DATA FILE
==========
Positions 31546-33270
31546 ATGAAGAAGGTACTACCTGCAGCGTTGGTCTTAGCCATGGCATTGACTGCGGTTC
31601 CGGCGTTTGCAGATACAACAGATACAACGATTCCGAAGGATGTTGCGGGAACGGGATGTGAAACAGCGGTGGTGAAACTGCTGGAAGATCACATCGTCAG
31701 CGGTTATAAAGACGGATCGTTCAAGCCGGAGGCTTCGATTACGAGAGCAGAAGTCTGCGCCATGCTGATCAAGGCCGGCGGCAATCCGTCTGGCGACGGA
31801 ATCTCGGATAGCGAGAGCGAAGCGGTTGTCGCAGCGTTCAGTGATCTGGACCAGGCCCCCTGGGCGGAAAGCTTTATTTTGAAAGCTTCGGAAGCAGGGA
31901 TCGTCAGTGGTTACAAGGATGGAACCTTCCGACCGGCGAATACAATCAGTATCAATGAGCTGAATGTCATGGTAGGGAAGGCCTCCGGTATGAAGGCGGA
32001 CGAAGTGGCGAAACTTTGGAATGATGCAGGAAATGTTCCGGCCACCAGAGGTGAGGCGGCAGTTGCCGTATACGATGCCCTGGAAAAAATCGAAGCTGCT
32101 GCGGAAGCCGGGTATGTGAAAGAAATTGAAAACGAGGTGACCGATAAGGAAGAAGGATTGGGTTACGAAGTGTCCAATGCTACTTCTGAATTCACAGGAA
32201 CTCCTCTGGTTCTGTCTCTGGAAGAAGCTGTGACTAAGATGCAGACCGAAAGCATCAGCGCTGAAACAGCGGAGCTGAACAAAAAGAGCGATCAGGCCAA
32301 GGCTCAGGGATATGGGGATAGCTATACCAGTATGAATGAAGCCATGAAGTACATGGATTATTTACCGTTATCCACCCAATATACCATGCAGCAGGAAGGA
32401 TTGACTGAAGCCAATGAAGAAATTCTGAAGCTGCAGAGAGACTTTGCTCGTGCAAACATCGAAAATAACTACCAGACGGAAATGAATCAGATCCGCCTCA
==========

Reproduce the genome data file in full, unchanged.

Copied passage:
Positions 31546-33270
31546 ATGAAGAAGGTACTACCTGCAGCGTTGGTCTTAGCCATGGCATTGACTGCGGTTC
31601 CGGCGTTTGCAGATACAACAGATACAACGATTCCGAAGGATGTTGCGGGAACGGGATGTGAAACAGCGGTGGTGAAACTGCTGGAAGATCACATCGTCAG
31701 CGGTTATAAAGACGGATCGTTCAAGCCGGAGGCTTCGATTACGAGAGCAGAAGTCTGCGCCATGCTGATCAAGGCCGGCGGCAATCCGTCTGGCGACGGA
31801 ATCTCGGATAGCGAGAGCGAAGCGGTTGTCGCAGCGTTCAGTGATCTGGACCAGGCCCCCTGGGCGGAAAGCTTTATTTTGAAAGCTTCGGAAGCAGGGA
31901 TCGTCAGTGGTTACAAGGATGGAACCTTCCGACCGGCGAATACAATCAGTATCAATGAGCTGAATGTCATGGTAGGGAAGGCCTCCGGTATGAAGGCGGA
32001 CGAAGTGGCGAAACTTTGGAATGATGCAGGAAATGTTCCGGCCACCAGAGGTGAGGCGGCAGTTGCCGTATACGATGCCCTGGAAAAAATCGAAGCTGCT
32101 GCGGAAGCCGGGTATGTGAAAGAAATTGAAAACGAGGTGACCGATAAGGAAGAAGGATTGGGTTACGAAGTGTCCAATGCTACTTCTGAATTCACAGGAA
32201 CTCCTCTGGTTCTGTCTCTGGAAGAAGCTGTGACTAAGATGCAGACCGAAAGCATCAGCGCTGAAACAGCGGAGCTGAACAAAAAGAGCGATCAGGCCAA
32301 GGCTCAGGGATATGGGGATAGCTATACCAGTATGAATGAAGCCATGAAGTACATGGATTATTTACCGTTATCCACCCAATATACCATGCAGCAGGAAGGA
32401 TTGACTGAAGCCAATGAAGAAATTCTGAAGCTGCAGAGAGACTTTGCTCGTGCAAACATCGAAAATAACTACCAGACGGAAATGAATCAGATCCGCCTCA